Terrorism and Security in Africa: A Global Challenge

Mauritanian President Mohamed Ould Abdel Aziz, delivers a speech after a meeting with Director-General of UNESCO, Irina Bokov
Mauritanian President Mohamed Ould Abdel Aziz, delivers a speech after a meeting with Director-General of UNESCO, Irina Bokova, unseen, at the Organization’s Headquarters, in Paris, Tuesday, Dec. 11, 2012. (AP Photo/Christophe Ena)

Security threats have continued for more than a decade, despite their recent decline, to remind us that the fight against terrorism and organized crime requires constant vigilance. The African Leaders Summit is an opportunity for African leaders and the U.S. to discuss this issue collectively and acknowledge and deepen U.S. engagement. Recent events from Mali to Sudan, Libya to Nigeria, Kenya to Somalia indicate that this must be addressed as a global issue to sustainably contain and overcome it. Indeed, we are at a historical crossroads in Africa if we want to secure peace and stability for the next generation.

Securitizing Development

The persistence of such evils in our sub-region imposes on us an even bigger challenge, in addition to the already-difficult development issues and the fight against poverty. There is a close relationship between security and development which are, each to the other, mutual prerequisites: there is no development without security of persons and property, nor is there viable security without effective development.

This dual challenge of securitizing development confronts us today. The devastating consequences of insecurity in the Sahel are clear and obvious without the need of any historical narrative. However, these threats, against which we must unite our efforts even more, should not overshadow the reality of progress. We must highlight the liberation and the return to constitutional order in Mali, and we can rejoice but must remain vigilant. During the painful events that this sister country went through, we have, like our other Sahelian brothers, ECOWAS and the African Union, supported all efforts to resolve the crisis. In Mauritania, we successfully ensured the absolute inviolability of our territory by armed bands seeking fallback territories and welcomed tens of thousands of Malian civilians peacefully.

A Global Approach with Local Leadership for Resolute Success

The renewed freedom of Mali today must, first, be applauded thanks to the extraordinary selflessness of Malians and, second, to the support of sister and friendly states. The commitment for the joint troops mobilized by Sahel countries deserves to be particularly recognized. History will remember the sacrifices of the courageous Chadian officers and soldiers who dislodged the rebels from their strongholds in northern Mali. History will also remember the French and American support to this truly global effort. We must support all those suffering from terrorist attacks with similar global coordination and resolve, building on these recent experiences.

Our progress in the mastery of threats and the outpouring of international solidarity ushered in a new dynamic that we must take full ownership of. No one can deny that the future of our region is primarily our responsibility or that the effectiveness of external support depends on how well they are accepted locally. This is a question of our sovereignty and of our understanding of our environments. States must be in the lead, set priorities and identify responses. However, the cross border aspects of the challenges we face require, an unfailing solidarity of our states; and a joint action plan between our national and regional levels. Our global efforts, collectively deployed, should amplify individual action taken by States.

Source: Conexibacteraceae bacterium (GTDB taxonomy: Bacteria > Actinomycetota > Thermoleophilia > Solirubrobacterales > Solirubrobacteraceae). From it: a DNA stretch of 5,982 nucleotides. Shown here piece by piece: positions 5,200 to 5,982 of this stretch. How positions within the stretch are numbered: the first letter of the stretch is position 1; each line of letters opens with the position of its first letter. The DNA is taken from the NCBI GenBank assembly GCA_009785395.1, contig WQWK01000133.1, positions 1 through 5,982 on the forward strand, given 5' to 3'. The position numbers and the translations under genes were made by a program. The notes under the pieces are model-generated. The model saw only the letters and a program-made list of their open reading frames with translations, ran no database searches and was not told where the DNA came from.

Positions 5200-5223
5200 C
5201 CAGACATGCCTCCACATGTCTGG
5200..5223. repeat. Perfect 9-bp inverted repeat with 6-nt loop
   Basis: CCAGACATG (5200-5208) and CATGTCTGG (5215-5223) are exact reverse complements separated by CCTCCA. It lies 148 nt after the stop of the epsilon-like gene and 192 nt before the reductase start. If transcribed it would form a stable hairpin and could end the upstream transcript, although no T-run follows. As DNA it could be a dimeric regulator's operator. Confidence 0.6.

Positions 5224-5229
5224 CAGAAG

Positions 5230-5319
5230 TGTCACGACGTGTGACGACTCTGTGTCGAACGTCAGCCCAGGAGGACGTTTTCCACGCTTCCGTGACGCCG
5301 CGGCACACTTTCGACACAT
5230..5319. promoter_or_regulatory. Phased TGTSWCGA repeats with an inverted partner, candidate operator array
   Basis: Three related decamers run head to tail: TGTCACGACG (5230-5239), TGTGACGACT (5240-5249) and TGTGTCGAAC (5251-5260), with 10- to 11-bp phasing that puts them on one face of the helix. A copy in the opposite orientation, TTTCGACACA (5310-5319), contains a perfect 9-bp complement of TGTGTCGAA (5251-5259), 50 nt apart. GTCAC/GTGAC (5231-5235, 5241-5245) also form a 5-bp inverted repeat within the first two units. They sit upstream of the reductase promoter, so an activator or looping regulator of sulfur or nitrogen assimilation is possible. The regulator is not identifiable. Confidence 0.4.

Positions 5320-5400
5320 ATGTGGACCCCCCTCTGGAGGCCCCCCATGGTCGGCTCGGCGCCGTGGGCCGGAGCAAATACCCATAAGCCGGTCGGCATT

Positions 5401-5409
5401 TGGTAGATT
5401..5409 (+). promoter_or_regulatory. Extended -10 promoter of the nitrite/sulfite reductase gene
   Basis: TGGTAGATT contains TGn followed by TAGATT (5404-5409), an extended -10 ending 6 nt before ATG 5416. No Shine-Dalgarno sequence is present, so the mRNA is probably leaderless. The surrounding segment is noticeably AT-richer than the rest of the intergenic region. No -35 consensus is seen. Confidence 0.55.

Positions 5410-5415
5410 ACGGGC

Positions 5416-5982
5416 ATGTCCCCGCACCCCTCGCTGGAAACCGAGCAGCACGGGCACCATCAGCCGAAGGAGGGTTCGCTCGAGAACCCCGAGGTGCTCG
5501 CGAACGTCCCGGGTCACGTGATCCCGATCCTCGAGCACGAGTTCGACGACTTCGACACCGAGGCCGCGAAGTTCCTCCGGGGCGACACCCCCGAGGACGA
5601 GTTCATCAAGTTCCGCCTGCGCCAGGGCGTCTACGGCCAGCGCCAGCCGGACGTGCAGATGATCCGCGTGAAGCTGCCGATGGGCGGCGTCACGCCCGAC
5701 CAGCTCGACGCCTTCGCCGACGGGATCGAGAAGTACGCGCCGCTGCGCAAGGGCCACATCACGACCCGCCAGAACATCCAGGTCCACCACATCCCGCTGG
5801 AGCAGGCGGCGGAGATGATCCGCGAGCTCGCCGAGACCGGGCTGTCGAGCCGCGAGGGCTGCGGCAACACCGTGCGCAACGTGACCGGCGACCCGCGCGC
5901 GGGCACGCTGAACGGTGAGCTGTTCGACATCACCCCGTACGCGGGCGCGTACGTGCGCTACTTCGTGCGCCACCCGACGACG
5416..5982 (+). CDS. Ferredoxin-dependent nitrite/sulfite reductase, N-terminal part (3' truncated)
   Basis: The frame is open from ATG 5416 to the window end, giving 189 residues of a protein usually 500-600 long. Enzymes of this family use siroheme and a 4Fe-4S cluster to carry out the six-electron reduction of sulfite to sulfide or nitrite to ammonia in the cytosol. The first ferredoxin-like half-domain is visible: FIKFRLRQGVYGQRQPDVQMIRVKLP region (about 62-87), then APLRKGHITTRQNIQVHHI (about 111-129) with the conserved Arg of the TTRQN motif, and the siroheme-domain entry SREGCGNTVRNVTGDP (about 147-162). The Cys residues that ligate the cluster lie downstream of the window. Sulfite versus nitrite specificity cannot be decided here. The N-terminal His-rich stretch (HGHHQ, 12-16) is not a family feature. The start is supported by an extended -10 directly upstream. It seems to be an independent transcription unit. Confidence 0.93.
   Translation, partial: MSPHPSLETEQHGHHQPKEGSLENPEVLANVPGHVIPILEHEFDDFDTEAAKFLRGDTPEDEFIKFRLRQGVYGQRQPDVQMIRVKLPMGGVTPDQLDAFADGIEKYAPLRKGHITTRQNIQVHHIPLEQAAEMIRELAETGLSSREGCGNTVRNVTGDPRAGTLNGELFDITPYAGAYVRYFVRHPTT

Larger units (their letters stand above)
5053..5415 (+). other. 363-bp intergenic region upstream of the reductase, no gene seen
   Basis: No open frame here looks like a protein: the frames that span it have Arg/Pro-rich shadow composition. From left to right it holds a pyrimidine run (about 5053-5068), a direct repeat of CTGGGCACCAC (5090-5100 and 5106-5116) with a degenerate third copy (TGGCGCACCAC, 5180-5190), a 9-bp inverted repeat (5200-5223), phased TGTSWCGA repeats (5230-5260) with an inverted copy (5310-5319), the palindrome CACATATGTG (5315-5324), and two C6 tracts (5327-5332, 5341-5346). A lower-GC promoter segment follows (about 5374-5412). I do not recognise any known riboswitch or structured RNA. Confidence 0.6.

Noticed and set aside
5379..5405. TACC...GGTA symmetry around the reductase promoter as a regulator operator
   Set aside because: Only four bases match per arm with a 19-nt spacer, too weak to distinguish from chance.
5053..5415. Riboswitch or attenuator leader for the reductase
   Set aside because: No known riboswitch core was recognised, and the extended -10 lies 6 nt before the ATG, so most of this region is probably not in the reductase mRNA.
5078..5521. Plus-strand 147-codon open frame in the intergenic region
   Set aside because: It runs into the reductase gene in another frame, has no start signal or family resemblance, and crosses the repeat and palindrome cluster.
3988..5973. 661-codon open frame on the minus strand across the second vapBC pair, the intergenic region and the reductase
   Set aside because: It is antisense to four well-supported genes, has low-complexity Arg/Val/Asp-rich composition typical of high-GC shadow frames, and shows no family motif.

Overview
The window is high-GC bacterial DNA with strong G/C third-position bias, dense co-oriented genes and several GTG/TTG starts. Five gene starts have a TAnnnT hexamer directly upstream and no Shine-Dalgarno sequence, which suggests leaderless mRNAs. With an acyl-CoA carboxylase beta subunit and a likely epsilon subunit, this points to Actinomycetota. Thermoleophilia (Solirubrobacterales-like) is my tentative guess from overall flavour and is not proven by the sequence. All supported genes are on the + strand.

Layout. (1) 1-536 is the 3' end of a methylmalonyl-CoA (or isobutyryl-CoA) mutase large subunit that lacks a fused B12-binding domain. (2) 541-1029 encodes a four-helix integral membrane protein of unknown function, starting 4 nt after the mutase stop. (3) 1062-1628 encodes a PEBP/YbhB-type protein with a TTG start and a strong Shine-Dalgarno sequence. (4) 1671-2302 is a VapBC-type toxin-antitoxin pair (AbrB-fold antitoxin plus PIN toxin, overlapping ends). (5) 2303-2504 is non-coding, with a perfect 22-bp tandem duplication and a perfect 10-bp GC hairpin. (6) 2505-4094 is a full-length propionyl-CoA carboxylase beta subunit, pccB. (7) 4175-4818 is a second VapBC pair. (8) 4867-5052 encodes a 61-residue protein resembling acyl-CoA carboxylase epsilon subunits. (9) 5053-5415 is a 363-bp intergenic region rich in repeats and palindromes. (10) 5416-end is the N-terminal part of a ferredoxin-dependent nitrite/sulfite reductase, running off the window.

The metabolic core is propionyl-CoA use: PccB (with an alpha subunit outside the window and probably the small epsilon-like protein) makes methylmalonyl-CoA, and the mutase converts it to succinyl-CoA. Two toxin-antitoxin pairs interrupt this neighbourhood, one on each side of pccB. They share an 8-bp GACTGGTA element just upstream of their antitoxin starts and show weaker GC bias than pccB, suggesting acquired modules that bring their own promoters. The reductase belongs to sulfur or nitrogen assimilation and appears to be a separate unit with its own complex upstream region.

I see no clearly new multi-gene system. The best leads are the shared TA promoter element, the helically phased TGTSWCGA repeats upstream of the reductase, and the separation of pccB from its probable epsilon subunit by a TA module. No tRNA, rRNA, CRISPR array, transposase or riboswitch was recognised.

Protecting the Future the Next Generation

Ensuring democracy, strengthening the rule of law, and promoting good governance remain, from this point of view, are the best defense against radical temptations. In addition, the pledge of a needed legitimacy for public action is also a necessary condition for an efficient fight against poverty and insecurity.

Meeting the youth expectations in this regard is a major priority in this struggle. It is clear, however, that despite efforts in this regard, the outcomes of policies for youth employment still remain below target in many regions where terrorism is planting its roots. The Young African Leaders Initiative, YALI, launched by President Obama, is complimenting other youth initiatives on the continent. These efforts should be seen as part of the Trade Africa and Power Africa initiatives in order to ensure that the youth have a clear path to income generation and social empowerment. The African youth must not be reduced to instruments of violence and insecurity in a period when the continent shows much promise. They must embody and be seen as custodians of the hope and opportunity which lies before the continent.

Our region has many assets to guarantee its children a bright future worthy of their glorious heritage. The energy of our youth and their entrepreneurial spirit, our natural resources, diverse and abundant, the complementarity of our territories and ecosystems, provide a foundation. The Sahelian, and African rebirth can therefore be sustained, with political will and a concrete vision for dealing with issues of security. More than a duty, it is a responsibility towards our people and history.